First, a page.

Chapter 14. Using WebSockets with EJB 3
This chapter covers
• The basics of WebSockets
• Integrating WebSockets with Java EE
• Using annotated and programmatic endpoints
In this chapter we'll delve into an exciting new technology that was added to Java EE 7
to support HTML5: WebSockets. WebSockets are raw sockets that support true full-duplex
communication between the web browser and back-end server. With WebSockets, you can
push data to the web browser from the server without depending on hacks or having the cli-
ent poll the server.
14.1. Limits of request-response
In the traditional HTTP model, the client browser opens a connection to an HTTP server
and requests an operation to be performed, such as GET , POST , PUT , DELETE , and so on.
The HTTP server performs the operation and returns a result, usually HTML content. The
connection to the server may be kept open for additional requests so that if multiple re-
sources from the server are being retrieved, each request doesn't require an additional sock-
et to open and close. If you look at the complexity of some of the current web pages, this
makes sense—pages with lots of content, such as eBay.com, would be extremely slow if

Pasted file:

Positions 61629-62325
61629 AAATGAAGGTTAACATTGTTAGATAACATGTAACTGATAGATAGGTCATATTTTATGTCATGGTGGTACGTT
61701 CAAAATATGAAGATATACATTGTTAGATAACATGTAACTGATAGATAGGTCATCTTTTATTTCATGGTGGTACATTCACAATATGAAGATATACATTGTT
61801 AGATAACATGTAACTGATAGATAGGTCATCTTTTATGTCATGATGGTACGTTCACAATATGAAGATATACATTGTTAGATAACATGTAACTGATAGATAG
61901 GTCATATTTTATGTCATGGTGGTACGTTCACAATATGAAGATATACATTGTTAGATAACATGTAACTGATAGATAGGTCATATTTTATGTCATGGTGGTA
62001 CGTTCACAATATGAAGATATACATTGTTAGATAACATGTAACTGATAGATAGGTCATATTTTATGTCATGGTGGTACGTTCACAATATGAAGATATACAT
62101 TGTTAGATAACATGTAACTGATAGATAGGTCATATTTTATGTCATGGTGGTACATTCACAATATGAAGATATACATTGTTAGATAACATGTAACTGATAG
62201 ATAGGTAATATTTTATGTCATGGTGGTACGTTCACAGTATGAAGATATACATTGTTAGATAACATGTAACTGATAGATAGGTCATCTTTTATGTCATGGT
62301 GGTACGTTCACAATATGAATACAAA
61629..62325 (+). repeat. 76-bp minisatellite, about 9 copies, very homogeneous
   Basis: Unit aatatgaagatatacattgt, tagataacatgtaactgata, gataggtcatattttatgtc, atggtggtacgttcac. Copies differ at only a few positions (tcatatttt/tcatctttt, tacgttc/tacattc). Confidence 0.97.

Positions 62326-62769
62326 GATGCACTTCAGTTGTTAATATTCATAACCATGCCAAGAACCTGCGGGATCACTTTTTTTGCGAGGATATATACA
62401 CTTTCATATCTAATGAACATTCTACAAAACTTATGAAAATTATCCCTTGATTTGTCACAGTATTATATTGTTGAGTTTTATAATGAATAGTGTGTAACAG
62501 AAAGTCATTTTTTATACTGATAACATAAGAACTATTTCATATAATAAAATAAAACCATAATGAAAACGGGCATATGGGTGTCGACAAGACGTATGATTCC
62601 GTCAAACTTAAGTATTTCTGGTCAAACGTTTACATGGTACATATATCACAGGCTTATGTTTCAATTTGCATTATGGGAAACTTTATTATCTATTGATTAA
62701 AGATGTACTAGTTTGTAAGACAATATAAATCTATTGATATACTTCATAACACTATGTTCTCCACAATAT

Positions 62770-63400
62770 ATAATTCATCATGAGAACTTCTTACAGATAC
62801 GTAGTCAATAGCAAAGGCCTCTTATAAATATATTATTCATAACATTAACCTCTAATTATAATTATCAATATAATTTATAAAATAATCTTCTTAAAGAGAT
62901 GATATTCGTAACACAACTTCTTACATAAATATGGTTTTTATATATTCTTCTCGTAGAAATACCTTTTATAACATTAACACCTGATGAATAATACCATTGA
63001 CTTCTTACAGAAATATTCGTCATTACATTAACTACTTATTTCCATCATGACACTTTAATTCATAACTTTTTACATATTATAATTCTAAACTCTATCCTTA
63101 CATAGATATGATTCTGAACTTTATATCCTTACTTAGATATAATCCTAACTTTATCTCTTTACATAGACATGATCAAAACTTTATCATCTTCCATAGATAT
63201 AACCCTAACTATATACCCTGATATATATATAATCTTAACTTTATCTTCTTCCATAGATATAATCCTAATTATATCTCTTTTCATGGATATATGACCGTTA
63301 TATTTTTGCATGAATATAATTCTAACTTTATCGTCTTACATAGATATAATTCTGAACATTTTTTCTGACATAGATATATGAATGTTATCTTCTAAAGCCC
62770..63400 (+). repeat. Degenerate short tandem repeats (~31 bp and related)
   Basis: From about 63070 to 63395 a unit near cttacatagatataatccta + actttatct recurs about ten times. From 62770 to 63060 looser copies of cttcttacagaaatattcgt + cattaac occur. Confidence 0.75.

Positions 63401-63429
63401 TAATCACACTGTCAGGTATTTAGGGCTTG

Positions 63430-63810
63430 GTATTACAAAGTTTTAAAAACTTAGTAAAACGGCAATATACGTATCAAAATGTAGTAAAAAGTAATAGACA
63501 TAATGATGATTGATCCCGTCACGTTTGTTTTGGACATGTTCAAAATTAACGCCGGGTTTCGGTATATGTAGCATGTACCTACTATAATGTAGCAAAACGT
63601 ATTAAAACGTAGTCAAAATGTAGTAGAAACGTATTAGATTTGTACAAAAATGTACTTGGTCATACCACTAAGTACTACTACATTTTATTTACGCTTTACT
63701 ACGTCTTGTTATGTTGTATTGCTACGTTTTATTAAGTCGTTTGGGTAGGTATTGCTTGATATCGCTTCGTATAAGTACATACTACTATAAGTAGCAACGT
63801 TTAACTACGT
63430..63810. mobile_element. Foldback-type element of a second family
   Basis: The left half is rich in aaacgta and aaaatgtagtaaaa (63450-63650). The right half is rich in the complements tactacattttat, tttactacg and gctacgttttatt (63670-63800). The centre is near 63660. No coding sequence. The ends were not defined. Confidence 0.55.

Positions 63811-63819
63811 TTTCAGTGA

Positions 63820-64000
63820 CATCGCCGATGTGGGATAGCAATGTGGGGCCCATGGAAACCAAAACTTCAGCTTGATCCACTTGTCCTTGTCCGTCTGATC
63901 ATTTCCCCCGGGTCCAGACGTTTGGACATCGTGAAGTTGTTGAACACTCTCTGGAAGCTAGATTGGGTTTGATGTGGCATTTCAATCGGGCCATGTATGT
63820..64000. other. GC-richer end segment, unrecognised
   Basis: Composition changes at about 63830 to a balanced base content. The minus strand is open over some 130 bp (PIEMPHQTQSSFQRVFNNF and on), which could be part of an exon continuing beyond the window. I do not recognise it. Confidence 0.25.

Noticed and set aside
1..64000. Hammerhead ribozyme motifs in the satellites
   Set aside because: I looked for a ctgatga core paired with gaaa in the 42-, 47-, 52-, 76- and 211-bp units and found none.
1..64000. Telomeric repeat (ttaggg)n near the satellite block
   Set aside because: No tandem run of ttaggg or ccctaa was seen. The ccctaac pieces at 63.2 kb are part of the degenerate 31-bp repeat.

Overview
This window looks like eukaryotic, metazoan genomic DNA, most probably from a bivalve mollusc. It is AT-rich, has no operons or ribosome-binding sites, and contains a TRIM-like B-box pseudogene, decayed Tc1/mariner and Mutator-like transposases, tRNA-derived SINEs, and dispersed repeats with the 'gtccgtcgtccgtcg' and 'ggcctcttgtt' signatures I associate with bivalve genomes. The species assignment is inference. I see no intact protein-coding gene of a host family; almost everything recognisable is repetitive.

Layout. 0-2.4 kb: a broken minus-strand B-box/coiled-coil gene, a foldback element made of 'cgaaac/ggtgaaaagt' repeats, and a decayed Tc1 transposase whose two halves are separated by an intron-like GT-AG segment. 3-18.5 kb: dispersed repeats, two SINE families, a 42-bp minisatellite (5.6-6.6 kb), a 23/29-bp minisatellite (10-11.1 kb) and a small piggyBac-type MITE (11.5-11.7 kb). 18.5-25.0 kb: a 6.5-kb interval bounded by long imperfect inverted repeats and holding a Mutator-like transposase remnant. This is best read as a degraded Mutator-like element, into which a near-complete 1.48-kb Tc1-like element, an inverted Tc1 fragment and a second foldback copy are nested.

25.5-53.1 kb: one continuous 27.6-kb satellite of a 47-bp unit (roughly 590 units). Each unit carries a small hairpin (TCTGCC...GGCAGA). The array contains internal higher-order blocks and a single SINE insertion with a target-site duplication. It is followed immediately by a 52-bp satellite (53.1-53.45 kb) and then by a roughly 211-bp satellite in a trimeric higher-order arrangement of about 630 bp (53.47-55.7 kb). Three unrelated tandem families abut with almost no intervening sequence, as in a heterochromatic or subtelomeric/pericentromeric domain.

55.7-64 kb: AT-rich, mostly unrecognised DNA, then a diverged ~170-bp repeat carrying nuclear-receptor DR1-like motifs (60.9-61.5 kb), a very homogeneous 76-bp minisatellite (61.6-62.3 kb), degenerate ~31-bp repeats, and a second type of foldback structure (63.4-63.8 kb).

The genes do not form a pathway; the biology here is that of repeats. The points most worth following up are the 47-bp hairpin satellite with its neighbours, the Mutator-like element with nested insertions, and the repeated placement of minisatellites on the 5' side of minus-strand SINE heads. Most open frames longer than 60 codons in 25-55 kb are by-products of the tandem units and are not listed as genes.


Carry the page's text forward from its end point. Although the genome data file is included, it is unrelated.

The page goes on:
each image had to endure a full socket opening and closing. In each case, however, the client
is the initiator—the client makes a request and the server responds. The server never pushes
data back to the client without the client making a request.
The request-response model works perfectly for websites that produce content, such as
newspapers, online encyclopedias, academic journals, file sharing, and so on. But the re-
quest-response model breaks down for uses on sites such as gaming, instant messaging,
stock updates, and anything else where content/data needs to be pushed from the server to
the client asynchronously. The request-response paradigm is a hindrance for these sites—the
client must always make the initial request. There are different approaches you can take to
get around this problem.